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Showing posts from November, 2011

In praise of the bores

These days I've read more than one blog post quoting some people denouncing the "uniformity" of the German beer landscape, which reminded me that until not long ago I was saying more or less the same about the Czech one. Tandlemann spoke about Schönram , a rural Bavarian brewery owned by a yank, that specialises in Pale Ales, Porters, etc. A few days before, Stan Hieronymus presented TAP X , Schneider's new beer. Both cases are shown as proof of a slow change in the "boring" German beer market. Something similar, though in a bigger scale, is happening here. Pivovar Kocour , Matuška and others are becoming more and more specialised in "exotic" styles and, generally speaking, with very good results both in quality and sales. The relative success of these beers have motivated others to have a go at making "something different" and the other day it was announced that the recently privatised and rescued from a certain death Pivovar Výš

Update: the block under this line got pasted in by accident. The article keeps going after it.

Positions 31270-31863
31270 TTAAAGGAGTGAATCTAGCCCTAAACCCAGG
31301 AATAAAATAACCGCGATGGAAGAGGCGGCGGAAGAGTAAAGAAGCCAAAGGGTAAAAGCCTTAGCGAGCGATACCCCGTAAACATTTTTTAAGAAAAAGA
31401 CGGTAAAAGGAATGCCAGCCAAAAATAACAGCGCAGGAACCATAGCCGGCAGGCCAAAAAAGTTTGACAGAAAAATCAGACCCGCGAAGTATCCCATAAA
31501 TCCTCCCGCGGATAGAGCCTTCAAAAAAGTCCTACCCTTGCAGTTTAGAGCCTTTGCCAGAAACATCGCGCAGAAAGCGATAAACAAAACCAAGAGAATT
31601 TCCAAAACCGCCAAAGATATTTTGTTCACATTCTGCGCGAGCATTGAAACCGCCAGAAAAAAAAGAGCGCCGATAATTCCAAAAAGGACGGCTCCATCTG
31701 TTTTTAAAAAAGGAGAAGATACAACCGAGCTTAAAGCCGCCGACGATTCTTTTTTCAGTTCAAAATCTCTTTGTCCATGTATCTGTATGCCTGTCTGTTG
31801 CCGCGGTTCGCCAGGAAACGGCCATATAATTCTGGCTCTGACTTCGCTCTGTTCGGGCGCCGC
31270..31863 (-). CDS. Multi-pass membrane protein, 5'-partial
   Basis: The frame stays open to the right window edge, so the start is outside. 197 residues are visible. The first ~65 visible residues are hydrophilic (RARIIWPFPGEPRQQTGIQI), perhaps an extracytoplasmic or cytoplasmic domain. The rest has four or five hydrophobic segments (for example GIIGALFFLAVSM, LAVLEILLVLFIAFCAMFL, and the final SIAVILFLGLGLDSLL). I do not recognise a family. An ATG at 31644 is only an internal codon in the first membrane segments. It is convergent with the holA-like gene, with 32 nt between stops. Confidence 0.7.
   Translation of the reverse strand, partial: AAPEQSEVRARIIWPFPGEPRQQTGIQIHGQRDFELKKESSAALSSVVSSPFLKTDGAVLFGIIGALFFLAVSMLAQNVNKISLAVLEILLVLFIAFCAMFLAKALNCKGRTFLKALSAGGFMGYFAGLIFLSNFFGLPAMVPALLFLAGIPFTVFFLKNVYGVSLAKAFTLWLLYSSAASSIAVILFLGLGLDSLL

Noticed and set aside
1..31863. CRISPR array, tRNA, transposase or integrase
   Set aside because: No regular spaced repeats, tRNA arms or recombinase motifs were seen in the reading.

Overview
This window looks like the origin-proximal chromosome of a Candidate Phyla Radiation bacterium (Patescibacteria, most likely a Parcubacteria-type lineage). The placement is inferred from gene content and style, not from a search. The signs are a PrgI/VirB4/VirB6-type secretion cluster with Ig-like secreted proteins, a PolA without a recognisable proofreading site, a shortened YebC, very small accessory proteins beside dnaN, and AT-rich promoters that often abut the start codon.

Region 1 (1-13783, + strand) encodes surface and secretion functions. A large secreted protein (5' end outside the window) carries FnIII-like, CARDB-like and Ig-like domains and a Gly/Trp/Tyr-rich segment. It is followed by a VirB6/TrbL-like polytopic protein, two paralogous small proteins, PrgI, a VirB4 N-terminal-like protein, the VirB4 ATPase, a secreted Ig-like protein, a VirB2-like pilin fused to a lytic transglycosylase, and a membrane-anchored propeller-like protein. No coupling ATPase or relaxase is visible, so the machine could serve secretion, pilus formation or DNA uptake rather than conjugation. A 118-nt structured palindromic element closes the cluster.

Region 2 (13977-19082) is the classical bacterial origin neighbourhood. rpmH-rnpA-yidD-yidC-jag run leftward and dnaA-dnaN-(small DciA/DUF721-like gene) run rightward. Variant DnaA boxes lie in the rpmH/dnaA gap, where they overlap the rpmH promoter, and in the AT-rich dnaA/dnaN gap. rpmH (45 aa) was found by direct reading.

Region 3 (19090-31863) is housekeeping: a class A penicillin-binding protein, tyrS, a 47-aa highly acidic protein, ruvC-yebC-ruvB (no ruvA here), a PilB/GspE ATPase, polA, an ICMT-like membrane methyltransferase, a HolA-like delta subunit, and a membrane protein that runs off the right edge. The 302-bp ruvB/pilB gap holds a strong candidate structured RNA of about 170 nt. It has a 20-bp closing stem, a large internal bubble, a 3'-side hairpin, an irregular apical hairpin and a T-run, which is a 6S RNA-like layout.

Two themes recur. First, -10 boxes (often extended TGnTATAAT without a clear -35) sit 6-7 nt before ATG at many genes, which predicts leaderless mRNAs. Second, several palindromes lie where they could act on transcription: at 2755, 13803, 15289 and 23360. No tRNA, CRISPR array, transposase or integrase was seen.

It's time to grow up

"Unlike industrial beers, the so called "craft beers" tend to be yeast soups of incredibly irregular quality. That could be because they are brewed by amateurs who use equipment that is a bit more than improvised. These self proclaimed "Brew Masters", be it due to their poor knowledge of the trade or their limited business vision, often sell clearly flawed beers and expect the consumer not only to pay a high price for them, but also to accept and even admire them because they are "craft" or "artisan". Can you imagine what would happen if someone published something like this? The author would be greeted by a barrage of heavy caliber insults fired by platoons of lovers of good beer. And it would be well deserved! That thing above is not only false, but also massively stupid. Not a lot more false and stupid, though, than the first paragraph of this article published in a Chilean beer site (SP): "The main difference between industrial

The magic of Lípy